And it does indeed perform. Mad Max: Fury Road can be quite messy at times with a lot of things going on, but the TX-NR646 always managed to keep things under control. Dialog was easily distinguishable and kept from being muddied up by all the background noise, and the soundstage was both wide and deep with easy to pinpoint soundeffects. Sound effects like bullets whizzing over our heads, thunder, wind and sandstorms was presented with authenticity and realism, almost making us believe that we would have to sweep the sand off our listening room floor once we've finished watching the movie.
Any movie with a decent sound mix almost made us forget to listen critically, as we found ourselves immersed in whatever was happening on the screen, and we can’t think of a better testament to the TX-NR646’s abilities and performance. The powerful, well balanced, detailed and dynamic sound also makes music truly enjoyable. It may not reach the heights of some dedicated two-channel amps for the same price (or more), or its own bigger brothers (TX-RZ800 & 900), especially when it comes to the finest grains of resolution and ultimate power, but there’s no denying that the TX-NR646 is one of the top contenders in the sub $700 category.
The Onkyo TX-NR646 is powerful, balanced and dynamic, and it's been nothing less than a pleasure to use and listen to. The only thing that we can really complain about is that the AccuEQ could use some improvements. The fact that it also offers HDCP 2.2 and DTS:X means that it has very few competitors in this price class.
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- Current Price: $499.00
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● Equipped with 7 ch amplifier
● Supports playback in Dolby Atmos format which provides 360-degree placement and movement of sounds including overhead sound
● Supports playback in DTS:X, which is DTS's nextgeneration object-based surround sound technology that includes height to deliver a fully-immersive listening experience to your living room
● Dolby Surround listening mode expands 2 ch, 5.1 ch or 7.1 ch source to available speaker configurations
● Equipped with 4K compatible HDMI IN/OUT jacks
● Equipped with 2 HDMI output jacks
● Supports the HDMI Standby Through function which allows signal transmission from players to the TV in standby state
● Supports HDCP2.2, a strict copy-protection for providing high quality content (HDMI IN1 to IN3/HDMI OUT MAIN/ SUB)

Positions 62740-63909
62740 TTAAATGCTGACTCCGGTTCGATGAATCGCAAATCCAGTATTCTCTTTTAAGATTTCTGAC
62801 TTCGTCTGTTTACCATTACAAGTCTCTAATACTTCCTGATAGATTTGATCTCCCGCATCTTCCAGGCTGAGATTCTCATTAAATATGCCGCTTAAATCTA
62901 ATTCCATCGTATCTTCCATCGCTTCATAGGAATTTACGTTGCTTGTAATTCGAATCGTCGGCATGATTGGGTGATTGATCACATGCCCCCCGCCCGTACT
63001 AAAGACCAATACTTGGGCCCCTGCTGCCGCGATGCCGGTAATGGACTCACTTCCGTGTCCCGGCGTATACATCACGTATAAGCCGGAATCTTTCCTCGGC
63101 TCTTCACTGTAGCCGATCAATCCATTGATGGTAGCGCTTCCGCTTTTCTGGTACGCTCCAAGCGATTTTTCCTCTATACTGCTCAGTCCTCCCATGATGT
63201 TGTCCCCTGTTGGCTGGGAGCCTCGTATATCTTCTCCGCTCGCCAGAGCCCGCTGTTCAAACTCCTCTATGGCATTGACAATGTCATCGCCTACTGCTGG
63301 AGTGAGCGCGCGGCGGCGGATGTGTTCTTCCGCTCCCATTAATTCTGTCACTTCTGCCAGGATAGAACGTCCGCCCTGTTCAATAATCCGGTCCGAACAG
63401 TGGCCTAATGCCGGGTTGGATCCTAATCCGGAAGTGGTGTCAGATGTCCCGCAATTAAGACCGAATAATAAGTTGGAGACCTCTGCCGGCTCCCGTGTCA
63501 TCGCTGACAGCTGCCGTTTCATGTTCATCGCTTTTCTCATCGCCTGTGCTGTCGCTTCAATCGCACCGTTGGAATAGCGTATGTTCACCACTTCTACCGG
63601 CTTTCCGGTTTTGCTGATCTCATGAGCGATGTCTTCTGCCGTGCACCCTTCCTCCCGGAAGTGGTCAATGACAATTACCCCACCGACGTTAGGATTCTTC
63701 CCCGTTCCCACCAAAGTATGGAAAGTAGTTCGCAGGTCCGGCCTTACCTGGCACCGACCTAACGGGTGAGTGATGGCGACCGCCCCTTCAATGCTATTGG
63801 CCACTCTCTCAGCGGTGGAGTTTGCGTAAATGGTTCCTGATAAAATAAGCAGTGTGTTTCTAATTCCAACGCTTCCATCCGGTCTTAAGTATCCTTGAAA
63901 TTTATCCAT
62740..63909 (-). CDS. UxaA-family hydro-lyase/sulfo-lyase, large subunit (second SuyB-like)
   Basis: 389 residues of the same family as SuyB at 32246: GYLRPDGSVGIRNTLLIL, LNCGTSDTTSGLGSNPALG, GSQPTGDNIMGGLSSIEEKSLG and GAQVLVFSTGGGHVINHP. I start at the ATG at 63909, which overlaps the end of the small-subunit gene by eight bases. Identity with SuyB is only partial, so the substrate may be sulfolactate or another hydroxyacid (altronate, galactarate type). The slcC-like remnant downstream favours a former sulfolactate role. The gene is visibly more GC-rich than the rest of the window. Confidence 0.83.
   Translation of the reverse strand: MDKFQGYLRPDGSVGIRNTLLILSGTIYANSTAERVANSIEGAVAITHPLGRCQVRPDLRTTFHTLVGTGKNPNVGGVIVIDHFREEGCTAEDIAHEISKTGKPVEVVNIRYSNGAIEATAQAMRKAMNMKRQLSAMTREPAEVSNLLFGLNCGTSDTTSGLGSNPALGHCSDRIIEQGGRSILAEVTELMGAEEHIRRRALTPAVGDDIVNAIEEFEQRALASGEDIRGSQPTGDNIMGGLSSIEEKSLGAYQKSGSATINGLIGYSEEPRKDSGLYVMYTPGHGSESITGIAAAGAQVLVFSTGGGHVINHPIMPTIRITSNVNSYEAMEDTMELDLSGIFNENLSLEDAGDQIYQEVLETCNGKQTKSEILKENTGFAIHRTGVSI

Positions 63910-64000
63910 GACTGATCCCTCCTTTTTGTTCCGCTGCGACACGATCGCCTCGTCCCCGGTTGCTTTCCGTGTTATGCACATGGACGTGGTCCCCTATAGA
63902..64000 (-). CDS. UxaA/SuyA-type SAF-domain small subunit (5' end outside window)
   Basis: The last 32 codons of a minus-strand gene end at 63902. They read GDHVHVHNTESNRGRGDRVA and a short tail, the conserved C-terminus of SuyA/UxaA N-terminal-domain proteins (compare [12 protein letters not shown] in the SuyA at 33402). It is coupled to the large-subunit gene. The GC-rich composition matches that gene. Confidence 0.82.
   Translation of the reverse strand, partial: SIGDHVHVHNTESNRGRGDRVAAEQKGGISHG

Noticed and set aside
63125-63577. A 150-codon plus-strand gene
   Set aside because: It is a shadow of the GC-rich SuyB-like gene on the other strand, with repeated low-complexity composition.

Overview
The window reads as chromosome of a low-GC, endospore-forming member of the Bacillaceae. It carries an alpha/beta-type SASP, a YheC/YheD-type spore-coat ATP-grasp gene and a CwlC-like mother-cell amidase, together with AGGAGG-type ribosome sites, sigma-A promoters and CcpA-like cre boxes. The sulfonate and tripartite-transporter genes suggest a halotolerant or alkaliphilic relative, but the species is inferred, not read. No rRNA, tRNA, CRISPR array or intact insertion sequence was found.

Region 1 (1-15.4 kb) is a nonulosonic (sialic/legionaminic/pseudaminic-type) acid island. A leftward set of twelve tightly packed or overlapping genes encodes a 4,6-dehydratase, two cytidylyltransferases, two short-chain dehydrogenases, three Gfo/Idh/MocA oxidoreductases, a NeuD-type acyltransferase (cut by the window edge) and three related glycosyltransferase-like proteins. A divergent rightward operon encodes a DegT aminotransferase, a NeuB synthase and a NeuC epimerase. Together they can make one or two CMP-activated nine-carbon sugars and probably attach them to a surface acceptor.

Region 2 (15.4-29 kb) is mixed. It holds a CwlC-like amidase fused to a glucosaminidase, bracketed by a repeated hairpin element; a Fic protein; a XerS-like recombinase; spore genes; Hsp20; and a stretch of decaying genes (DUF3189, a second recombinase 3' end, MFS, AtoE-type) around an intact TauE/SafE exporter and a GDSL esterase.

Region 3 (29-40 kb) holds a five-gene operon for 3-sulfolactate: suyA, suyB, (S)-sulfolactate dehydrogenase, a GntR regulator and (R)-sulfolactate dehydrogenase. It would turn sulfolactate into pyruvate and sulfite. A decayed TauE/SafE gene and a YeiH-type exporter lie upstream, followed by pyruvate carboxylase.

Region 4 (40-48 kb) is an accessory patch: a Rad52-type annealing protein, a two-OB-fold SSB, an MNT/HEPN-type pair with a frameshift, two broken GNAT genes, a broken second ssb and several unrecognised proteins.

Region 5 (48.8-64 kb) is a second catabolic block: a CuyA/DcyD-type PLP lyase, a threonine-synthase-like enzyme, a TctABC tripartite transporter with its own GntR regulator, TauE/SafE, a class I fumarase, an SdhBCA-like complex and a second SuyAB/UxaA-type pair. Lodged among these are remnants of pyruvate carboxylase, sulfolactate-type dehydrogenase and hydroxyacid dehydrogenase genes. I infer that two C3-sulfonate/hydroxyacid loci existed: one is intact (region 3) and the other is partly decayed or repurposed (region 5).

● Supports ARC (Audio Return Channel)
● Supports USB storage playback
● Supports variety of network functions such as Internet Radio, DLNA, AirPlay etc.
● Supports Wi-Fi and Bluetooth®
● Equipped with a PHONO jack enabling connection with a turntable
● Bi-Amping capability
● A/V Sync Function to correct deviation of audio and video
● Multi-zone function which allows you to play a different source in another room from the main room
● 32 bit DSP (Digital Signal Processor) with excellent calculation performance
● Music Optimizer™ for compressed digital music files
● Phase Matching Bass System
● Automatic speaker setup available using supplied calibrated microphone (AccuEQ Room Calibration)
● Supports playback of MP3, WMA, WMA Lossless, FLAC, WAV, Ogg Vorbis, Apple Lossless, DSD, Dolby TrueHD via network and USB storage device (the supported formats will differ depending on the use environment)
|All Channels||170 W/Ch (6 Ohms, 1 kHz, 0.9% THD, 1 Channel Driven, FTC);|
100 W/Ch (8 Ohms, 20 Hz–20 kHz, 0.08% THD, 2 Channels Driven, FTC)
|Dynamic Power||240 W (3 Ohms, Front)|
210 W (4 Ohms, Front)
120 W (8 Ohms, Front)
|THD+N (Total Harmonic Distortion + Noise)||0.08% (20 Hz-20 kHz, Half power)|
|Damping Factor||60 (Front, 1 kHz, 8 Ohms)|
|Input Sensitivity and Impedance||200 mV/47 k-ohms (Line)|
3.5 mV/47 k-ohms (Phono MM)
|Rated RCA Output Level and Impedance||100 mV/2.2 k-ohms (Zone 2 Line Out)|
200 mV/470 Ohms (Subwoofer Pre Out)
|Maximum RCA Output Level and Impedance||1.0 V/2.2 k-ohms (Zone 2 Line Out)|
2.0 V/470 Ohms (Subwoofer Pre Out)
|Phono Overload||70 mV (MM, 1 kHz, 0.5%)|
|Frequency Response||10 Hz-100 kHz/+1 dB, -3 dB (Direct Mode)|
|Tone Control||±10 dB, 20 Hz (Bass)|
±10 dB, 20 kHz (Treble)
|Signal-to-Noise Ratio||100 dB (Line, IHF-A)|
80 dB (Phono MM, IHF-A)
|Speaker Impedance||6 Ohms–16 Ohms|
|Input Sensitivity/Output Level and Impedance|
|Video||1.0 Vp-p/75 Ohms (Component)|
0.7 Vp-p/75 Ohms (Component PB/CB, PR/CR)
1.0 Vp-p/75 Ohms (Composite)
|Component Video Frequency Response||5 Hz–13.5 MHz/+0 dB, -3dB|
|Tuning Frequency Range|
|FM||87.5 MHz–107.9 MHz|
|AM||530 kHz–1,710 kHz|
|FM/AM Preset Memory||40 stations|
|Power Supply||AC 120 V~, 60 Hz|
|Power Consumption||6.4 A|
|No-Sound Power Consumption||70 W|
|Standby Power Consumption||0.1 W|
|Dimensions (W x H x D)||17 1/8" x 6 13/16" x 12 15/16" (435 x 173.5 x 329 mm)|
|Weight||20.7 lbs (9.4 kg)|